By Hema Mullur
The problem boils down to one thing. The cost of operating and maintaining the stadiums exceeds what they bring in to the tune now of $2.7 million dollars. It's a cost the City Council says they weren't made aware of until recently, and it's a cost that must be paid one way or another.
"The current cost of running the stadium including utilities, mowing, painting, all the costs are running the city about $700,000 a year, and that may climb to a million."
Jarring numbers for a complex which draws thousands of fans every year.
"They assumed revenues would cover the expenses," said Midland city councilman Bill Dingus. "But we're not even coming close to that at $300,000 or $400,000."
And it all adds up. Since the dual-stadium complex was built in 2002, the City of Midland has drawn $2.7 million from its reserve fund to cover the cost of its operations and maintenance. The question now is not whether the city will pay off that deficit, but how?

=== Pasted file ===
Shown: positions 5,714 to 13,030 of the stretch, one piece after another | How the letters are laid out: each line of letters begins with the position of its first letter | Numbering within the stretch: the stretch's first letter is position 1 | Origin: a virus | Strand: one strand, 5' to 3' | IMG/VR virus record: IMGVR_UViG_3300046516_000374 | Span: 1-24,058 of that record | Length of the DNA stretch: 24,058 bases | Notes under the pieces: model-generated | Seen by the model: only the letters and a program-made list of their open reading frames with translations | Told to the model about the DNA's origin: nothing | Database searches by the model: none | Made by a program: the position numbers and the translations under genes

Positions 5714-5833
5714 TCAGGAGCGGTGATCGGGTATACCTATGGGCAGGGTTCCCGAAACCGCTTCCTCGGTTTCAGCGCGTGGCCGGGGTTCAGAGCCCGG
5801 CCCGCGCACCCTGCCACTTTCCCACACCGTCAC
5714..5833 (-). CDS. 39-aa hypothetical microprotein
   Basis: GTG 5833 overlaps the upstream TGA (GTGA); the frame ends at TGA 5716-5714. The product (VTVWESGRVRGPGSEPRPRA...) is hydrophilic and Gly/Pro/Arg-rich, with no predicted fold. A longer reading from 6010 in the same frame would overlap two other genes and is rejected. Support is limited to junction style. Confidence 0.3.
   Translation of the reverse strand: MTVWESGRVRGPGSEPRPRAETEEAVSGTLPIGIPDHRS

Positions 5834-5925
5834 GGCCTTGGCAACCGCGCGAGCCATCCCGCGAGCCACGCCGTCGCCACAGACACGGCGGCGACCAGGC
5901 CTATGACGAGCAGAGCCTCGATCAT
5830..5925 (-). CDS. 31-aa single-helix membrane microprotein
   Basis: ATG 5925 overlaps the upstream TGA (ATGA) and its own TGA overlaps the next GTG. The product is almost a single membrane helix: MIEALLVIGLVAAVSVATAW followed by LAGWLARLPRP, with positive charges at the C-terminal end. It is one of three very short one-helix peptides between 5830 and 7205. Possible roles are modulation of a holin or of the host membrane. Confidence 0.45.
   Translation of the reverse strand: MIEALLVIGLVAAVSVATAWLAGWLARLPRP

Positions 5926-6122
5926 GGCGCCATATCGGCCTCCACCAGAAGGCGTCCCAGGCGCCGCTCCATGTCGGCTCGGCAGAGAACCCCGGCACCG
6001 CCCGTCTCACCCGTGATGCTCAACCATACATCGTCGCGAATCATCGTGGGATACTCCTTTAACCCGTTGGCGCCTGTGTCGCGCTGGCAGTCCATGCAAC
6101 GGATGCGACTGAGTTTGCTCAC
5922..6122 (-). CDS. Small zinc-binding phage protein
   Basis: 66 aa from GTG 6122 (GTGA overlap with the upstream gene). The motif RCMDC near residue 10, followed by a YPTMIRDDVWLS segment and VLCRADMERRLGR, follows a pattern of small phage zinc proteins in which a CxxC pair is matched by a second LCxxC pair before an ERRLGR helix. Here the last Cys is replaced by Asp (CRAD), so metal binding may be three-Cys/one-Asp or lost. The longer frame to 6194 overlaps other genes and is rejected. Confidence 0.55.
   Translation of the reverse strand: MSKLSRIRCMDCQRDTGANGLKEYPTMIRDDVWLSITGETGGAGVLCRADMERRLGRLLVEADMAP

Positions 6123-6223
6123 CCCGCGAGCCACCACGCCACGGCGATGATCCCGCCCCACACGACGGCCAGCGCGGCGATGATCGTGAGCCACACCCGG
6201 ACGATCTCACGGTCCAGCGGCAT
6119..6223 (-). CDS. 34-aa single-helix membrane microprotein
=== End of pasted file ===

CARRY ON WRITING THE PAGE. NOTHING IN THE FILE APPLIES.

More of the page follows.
"We can do it from the general fund just like any other park," said Dingus. "Or we can do a sales tax."
But a tax passed by Midland citizens doesn't allow for that. Currently, that quarter of a cent sales tax, known as 4b, can be used to pay off the debt of the stadium, but not its maintenance. Dingus thinks changing that is the best plan.
"That way you're taxing the people that come from out of town to go to the stadium."
The current method of drawing from the reserve fund has some negative side effects.
"If we take it out of the property tax side, that we're not spending on additional police, improved parks, or fixing the pothole in your neighborhood."
Dingus says this isn't a matter of overspending on the complex.
"We were never supposed to make money on the stadium. We don't make money on Hogan Park, the Convention and Visitors Bureau, the Midland Center. We don't make money on things. Cities are supposed to break even at best."
And its two main tenants aren't to blame either.
"The Rockhounds got a good deal, M.I.S.D. on the football stadium, they got a good deal and the City wants to make good deals, because we want the citizens to enjoy the facilities."
So now it's down to property or sales, and the city wants to hear from you.
"They're beautiful stadiums, and we don't want to mistreat them," Dingus said. "It's not a question of are we going to maintain the facility, the question is where does the money come from?"
The City Council will meet Tuesday morning to discuss the issue. You are invited out to find out more and voice your opinions.
The meeting is at 11:30 a.m. in the Council Chambers at City Hall.